In Denial

We are not a family breakfast kind of family. Most weekends we do our own thing. Since we are on a schedule all week long, when the weekend comes no one wants to commit to a wake up time or a group breakfast. There are, however, a couple of exceptions. Birthdays, mother’s day and father’s day are family breakfast outings. We have our favorite place; the kids know that we are committed and typically there are no complaints about getting up…in fact, I think they actually look forward to it.

Mother’s Day 2013 — we are seated at the Breakfast Club, stomachs rumbling, saliva forming as we ponder the yummy, drool inspiring offerings. Our server comes to our table, pen and pad in hand; one by one we place our order. Just an ordinary family out for an out-of-the-ordinary breakfast together.

Finally, our food is delivered — piping hot, aromas wafting, deliciousness waiting to be devoured. Oops. Olivia’s food hasn’t come. We call over our server and she says, “I’m so sorry. What did he order?”

She ordered waffles and bacon.”

Did you catch that? I know it took me a long time to get to this point in the story. Now remember, this happened a year ago. Hunter didn’t exist yet — at least not in his current state of being. Olivia was still very much Olivia to us and we were still using female pronouns.

Naturally, as a FTM trans guy, Olivia was thrilled to be “mistaken” for a guy. I was indignant. And, in complete denial. This was my daughter. I was just getting used to shopping in the boys’ department. I was definitely not ready to use male pronouns.

If you had told me a year ago that in a year’s time I would be calling my younger child, Hunter, using male pronouns and correcting others when they call him “Olivia,” I would’ve said NO WAY. No question, I was in denial.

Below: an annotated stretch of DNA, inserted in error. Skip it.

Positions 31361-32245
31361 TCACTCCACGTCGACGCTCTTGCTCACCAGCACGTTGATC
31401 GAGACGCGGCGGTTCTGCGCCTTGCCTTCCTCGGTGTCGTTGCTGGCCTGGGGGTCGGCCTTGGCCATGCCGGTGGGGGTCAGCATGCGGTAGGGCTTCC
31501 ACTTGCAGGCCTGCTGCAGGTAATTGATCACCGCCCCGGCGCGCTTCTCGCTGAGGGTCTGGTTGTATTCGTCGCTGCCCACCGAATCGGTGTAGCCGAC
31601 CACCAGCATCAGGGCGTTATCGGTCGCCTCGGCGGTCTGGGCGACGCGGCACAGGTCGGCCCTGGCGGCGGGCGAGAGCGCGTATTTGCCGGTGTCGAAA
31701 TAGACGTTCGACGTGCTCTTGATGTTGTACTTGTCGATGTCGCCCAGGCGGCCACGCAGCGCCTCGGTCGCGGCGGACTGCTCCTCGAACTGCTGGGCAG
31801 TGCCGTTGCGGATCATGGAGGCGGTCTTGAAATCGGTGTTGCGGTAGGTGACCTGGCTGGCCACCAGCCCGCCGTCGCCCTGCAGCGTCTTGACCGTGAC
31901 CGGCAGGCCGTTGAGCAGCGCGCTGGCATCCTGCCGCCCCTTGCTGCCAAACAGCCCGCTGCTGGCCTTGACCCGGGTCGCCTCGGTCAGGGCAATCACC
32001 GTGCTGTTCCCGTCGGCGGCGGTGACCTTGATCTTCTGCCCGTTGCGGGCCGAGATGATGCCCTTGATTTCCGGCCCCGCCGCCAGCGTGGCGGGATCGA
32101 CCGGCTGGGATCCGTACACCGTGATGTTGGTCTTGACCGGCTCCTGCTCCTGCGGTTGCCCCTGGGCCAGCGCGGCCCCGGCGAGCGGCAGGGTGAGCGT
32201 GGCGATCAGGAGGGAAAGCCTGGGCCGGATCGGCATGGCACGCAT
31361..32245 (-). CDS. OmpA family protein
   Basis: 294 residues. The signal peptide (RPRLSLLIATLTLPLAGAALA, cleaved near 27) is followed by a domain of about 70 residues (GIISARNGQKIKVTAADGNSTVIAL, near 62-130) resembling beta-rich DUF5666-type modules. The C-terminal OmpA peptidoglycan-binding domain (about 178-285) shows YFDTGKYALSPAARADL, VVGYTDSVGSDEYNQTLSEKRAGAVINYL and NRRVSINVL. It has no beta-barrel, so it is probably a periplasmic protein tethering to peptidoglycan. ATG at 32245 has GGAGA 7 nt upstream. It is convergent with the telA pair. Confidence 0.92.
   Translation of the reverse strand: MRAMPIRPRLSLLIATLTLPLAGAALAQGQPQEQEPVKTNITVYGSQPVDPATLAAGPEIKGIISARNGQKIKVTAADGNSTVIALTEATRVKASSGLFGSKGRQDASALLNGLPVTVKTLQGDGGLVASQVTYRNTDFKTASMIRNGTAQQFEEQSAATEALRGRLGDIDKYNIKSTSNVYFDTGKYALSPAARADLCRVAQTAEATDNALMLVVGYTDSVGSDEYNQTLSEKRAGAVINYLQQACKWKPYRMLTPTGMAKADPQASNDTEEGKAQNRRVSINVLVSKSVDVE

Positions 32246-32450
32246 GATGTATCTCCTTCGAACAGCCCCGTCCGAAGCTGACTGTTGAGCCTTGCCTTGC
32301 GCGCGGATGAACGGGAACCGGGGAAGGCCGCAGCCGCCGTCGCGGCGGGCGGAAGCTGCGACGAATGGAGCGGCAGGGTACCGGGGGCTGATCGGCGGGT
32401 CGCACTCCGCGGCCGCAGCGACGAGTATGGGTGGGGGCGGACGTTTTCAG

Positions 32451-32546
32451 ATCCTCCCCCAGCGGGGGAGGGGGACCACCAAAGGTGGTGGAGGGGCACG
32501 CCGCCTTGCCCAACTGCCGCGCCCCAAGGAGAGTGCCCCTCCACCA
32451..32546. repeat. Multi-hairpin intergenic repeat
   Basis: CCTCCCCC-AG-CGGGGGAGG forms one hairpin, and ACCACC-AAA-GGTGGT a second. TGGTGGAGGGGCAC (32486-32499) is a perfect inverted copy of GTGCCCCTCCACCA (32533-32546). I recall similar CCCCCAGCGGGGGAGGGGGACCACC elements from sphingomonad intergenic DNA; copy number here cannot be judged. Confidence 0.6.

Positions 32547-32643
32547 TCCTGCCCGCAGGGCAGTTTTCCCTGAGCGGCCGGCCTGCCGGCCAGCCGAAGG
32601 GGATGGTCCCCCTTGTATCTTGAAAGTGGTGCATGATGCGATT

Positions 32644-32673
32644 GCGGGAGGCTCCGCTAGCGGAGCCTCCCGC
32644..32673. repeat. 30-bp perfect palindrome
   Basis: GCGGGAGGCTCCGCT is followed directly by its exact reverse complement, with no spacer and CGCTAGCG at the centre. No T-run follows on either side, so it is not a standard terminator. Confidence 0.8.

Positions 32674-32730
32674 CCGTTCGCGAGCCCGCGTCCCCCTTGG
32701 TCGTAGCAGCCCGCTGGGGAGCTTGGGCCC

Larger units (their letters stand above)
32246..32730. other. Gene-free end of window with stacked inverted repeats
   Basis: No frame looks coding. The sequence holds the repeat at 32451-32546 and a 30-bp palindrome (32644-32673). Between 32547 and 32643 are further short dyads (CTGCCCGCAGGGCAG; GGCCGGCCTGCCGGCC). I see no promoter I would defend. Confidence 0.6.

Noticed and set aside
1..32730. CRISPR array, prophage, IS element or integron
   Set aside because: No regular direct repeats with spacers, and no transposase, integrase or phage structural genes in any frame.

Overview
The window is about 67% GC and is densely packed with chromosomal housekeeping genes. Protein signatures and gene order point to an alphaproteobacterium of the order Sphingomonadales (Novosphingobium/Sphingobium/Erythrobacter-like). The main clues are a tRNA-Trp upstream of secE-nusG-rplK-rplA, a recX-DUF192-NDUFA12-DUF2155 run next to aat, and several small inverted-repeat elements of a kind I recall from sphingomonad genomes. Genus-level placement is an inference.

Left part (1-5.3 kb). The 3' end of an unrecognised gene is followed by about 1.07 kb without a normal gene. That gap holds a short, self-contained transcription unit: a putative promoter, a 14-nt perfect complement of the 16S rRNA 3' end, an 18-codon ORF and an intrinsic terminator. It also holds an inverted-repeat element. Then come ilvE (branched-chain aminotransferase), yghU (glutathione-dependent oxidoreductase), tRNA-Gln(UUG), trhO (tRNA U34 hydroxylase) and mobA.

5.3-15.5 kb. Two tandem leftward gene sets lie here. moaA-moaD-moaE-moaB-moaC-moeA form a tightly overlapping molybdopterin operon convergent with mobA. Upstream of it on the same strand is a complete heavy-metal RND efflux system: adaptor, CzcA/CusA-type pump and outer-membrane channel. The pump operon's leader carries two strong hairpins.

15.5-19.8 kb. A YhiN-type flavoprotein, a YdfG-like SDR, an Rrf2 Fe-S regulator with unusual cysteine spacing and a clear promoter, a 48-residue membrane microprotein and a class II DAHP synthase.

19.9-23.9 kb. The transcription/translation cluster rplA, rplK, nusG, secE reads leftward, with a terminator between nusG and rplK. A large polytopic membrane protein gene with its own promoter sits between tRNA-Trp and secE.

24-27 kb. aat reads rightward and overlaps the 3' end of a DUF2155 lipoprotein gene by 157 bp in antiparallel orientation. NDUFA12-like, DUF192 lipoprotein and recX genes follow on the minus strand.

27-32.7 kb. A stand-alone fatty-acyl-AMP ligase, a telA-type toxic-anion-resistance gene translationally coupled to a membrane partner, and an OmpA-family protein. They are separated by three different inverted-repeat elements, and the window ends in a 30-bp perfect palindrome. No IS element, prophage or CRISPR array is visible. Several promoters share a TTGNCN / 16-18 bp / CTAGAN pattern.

2 thoughts on “In Denial

  1. You are not alone. There are many among us who live their lives “in the closet” with secrets. Those secrets cause pain, self loathing and embarrassment. Its no wonder that the suicide rate is so high. But the truth is, you are not alone. What makes you different, is the courage to share your secret and learn to love yourself as you truly are and not as others believe you should be.

    I remember a time when many people lived in the closet! Back in highschool, we knew who those people where, frequently before THEY knew. Often its not a surprize when someone “comes out”. It is truly sad when a 50 year old man, married with 3 kids finally admits that he is Gay and has been, his whole life! Imagine how his wife and children feel?

    Flash forward to 2014 when there are groups where people can lead Open and Authentic lives. I saw these kids in highschool, the forensic prize winners, openly gay, the winners of scholarships and math awards, openly gay, female and male athletes participating in sports, openly gay! Transgender students on the Homecoming court, “Queens” running for homecoming king, (and winning) capturing the most votes!!! Kids who are popular and well liked and secure in themselves… living authentic lives.

    Last week, I sat at graduation with several hundred parents when one of the brightest, most talented, beloved kids in the class “came out” I was not shocked nor was I surprised. He received a large round of applause which I am sure, made him feel strong and supported. With that being said, You are not alone… We are all here, rooting and praying for you, your happiness, good health, good luck-good life.
    continue to strive to love yourself as you are and as you wish to be.


  2. When I was in high school about a decade ago, transgenderism was barely on the radar. So, naturally, everybody, even me, thought I was “butch” or “visually queer”. Yes, you saw the occasional “trans woman” on tv, a hooker the victim of a murder, but no one thought of trans men.


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